— Fr. Bede Jarrett

 

“The care of a mother embraces her child totally. Mary’s motherhood has its beginning in her motherly care for Christ. In Christ, at the foot of the cross, she accepted John, and in John she accepted all of us totally. Mary embraces us all with special solicitude in the Holy Spirit. For as we profess in our Creed, he is “the giver of life.” It is he who gives the fullness of life, open towards eternity.”

—from the book Our Lady of Fatima: 100 Years of Stories, Prayers, and Devotions

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“Our bodies express our own individual souls. The Catechism of the Catholic Church teaches that human beings are a unity of body and soul—not just souls temporarily trapped in flesh and bone.

Even though our bodies will separate from our souls at death, through the power of Christ’s resurrection, the bodies of the faithful will one day be raised and glorified, reunited with our souls, incorruptible for all eternity. Our bodies will be without spot or blemish, powerful, and perfect.”

—from the book True Radiance: Finding Grace in the Second Half of Life by Lisa Mladinich

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““Be of good heart.” I love that because it is true. We should be of good heart no matter what happens because we know—or we should know—that we are Mary’s very own children and that she loves us beyond what words can adequately describe. We have, not only the right, but the obligation to call out to her when we are in trouble. Like all good mothers, her ears are tuned to the voices of her children. She knows each one individually and is constantly listening.”

–Franciscan Media

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“A tree is known by its fruit; a man by his deeds. A good deed is never lost; he who sows courtesy reaps friendship, and he who plants kindness gathers love.”

— St. Basil the Great

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“Scattered about the entire earth, your mother the Church is tormented by the assaults of error. She is also afflicted by the laziness and indifference of so many of the children she carries around in her bosom as well as by the sight of so many of her members growing cold, while she becomes less able to help her little ones. Who then will give her the necessary help she cries for if not her children and other members to whose number you belong?”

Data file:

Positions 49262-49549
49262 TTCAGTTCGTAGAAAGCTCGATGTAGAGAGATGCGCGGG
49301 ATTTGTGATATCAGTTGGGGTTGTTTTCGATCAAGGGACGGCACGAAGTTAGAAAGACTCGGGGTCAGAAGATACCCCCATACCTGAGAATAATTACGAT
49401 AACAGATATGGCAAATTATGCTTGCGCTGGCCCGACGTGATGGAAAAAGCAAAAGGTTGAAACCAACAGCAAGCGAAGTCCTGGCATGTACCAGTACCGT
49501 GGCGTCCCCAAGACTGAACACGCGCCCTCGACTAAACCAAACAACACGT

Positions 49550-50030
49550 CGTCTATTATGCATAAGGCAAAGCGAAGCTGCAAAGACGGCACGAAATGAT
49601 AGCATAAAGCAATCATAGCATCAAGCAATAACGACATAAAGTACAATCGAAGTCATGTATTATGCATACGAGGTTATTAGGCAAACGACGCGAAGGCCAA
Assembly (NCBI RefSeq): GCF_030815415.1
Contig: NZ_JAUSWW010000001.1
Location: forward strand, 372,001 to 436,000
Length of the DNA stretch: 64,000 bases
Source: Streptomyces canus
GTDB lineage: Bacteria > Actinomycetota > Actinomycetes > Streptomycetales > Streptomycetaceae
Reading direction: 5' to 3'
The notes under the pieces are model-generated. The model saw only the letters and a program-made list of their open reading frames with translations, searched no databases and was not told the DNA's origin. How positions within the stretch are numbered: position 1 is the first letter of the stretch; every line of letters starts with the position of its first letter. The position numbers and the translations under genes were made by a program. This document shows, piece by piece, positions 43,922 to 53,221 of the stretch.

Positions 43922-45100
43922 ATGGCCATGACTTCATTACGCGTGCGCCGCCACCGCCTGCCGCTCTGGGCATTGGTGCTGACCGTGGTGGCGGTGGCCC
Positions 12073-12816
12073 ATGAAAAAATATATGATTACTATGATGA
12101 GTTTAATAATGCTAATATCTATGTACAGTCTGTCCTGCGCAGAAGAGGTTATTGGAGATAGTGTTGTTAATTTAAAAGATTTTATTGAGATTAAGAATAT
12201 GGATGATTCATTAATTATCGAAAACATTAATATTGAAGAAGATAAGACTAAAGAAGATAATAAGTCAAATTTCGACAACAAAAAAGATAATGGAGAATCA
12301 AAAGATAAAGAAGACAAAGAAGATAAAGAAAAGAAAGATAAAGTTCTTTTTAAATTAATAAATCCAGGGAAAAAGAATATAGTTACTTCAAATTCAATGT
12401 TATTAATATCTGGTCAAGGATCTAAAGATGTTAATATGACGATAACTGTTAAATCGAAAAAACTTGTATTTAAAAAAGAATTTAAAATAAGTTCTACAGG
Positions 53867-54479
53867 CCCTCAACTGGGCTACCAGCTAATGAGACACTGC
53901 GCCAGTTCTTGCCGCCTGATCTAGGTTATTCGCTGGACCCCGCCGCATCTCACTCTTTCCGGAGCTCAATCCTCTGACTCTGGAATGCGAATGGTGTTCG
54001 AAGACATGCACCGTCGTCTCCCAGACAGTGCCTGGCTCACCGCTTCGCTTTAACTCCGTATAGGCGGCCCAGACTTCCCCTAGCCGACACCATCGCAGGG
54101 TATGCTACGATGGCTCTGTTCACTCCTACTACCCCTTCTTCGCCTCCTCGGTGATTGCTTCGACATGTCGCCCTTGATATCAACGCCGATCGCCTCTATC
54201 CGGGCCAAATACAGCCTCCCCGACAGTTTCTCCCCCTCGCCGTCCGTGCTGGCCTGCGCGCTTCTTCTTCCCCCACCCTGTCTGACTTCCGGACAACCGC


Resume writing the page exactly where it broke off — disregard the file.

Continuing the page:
— Saint Augustine

 

 

 

 

 

 

 

 

 

 

 

 

 

 

 

 

 

 

 

 

 

 

 

 

 

 

 

 

 

 

 

 

 

 

 

 

“In the book of Revelation, we find a powerful image of the Lord who knocks on the door of our hearts, and waits to be welcomed inside: “Behold, I stand at the door and knock. If anyone hears my voice and opens the door, I will enter his house and dine with him, and he with me” (Revelation 3:20).

Jesus knocks at the door of our hearts and eagerly desires to dine with us at the sacrificial meal we call the Eucharist. He wishes to find us ready to receive him, to sit down and eat with him, in the upper rooms of our lives.”

—from Monsignor Peter J. Vaghi’s book Meeting God in the Upper Room: Three Moments to Change Your Life

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“What does love look like? It has the hands to help others. It has the feet to hasten to the poor and needy. It has eyes to see misery and want. It has the ears to hear the sighs and sorrows of men. That is what love looks like.”

– St. Augustine

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“Not to try to live in interior silence is equivalent to giving up the effort to lead a truly Christian life. The Christian life is a life of faith, lived in the invisible for what is invisible. Anyone who is not in constant contact with the invisible world runs the risk of remaining always on the threshold of a true Christian life. … Solitude is the stronghold of the strong. Strength is an active virtue, and our power of keeping silence marks the level of our capacity for action. ‘Without this interior cell, we would be incapable of doing great things, either for ourselves or for others.'”

— Raoul Plus, S.J.

 

 

“When you take knowledge and add humility you get wisdom, and when you take that wisdom and add it to compassion you get love. And God is love.

Also, as the fourth- and fifth-century desert fathers and mothers teach us: Humility helps us constantly become aware of the need for God’s grace.”

—from the book Prayer in the Catholic Tradition: A Handbook of Practical Approaches

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“For He became man that we might become divine; and He revealed Himself through a body that we might receive an idea of the invisible Father; and He endured insults from men that we might inherit incorruption.”

— St. Athanasius of Alexandria